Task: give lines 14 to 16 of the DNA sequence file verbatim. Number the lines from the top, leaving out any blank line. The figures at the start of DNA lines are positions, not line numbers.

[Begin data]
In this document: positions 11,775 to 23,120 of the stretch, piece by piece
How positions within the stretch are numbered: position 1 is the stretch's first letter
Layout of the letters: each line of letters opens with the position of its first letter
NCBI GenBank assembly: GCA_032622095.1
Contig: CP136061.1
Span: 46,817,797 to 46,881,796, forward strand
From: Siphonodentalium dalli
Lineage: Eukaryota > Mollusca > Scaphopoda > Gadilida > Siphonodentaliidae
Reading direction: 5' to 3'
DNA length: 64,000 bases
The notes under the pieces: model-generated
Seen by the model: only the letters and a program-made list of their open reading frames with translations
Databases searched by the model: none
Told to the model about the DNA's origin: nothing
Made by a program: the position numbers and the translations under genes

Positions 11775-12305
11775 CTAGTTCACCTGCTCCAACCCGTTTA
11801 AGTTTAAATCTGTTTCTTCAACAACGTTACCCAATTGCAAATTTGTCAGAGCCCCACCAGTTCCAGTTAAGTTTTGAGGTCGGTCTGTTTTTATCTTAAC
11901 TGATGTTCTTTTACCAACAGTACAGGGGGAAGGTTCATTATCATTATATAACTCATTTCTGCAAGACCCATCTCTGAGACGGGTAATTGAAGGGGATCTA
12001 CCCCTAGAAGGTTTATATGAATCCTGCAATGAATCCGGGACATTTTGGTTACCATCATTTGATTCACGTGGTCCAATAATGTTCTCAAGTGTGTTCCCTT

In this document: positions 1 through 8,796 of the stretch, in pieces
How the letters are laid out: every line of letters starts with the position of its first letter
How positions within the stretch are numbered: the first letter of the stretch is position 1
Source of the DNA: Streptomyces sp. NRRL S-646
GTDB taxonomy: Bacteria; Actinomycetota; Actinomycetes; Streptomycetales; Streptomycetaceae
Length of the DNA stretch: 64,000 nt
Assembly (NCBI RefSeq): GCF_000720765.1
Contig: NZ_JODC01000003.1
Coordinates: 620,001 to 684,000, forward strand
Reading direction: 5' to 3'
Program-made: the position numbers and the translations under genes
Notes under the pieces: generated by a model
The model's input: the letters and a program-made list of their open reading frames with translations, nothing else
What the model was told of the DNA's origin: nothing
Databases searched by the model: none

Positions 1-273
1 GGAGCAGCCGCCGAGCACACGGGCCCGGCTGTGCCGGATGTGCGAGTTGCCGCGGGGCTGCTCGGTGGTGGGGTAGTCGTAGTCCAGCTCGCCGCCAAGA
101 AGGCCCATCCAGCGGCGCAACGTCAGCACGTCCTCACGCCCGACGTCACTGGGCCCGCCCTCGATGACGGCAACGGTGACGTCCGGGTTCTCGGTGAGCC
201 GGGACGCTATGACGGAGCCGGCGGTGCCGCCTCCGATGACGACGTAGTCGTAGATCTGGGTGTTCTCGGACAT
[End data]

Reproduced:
Told to the model about the DNA's origin: nothing
Made by a program: the position numbers and the translations under genes

Positions 11775-12305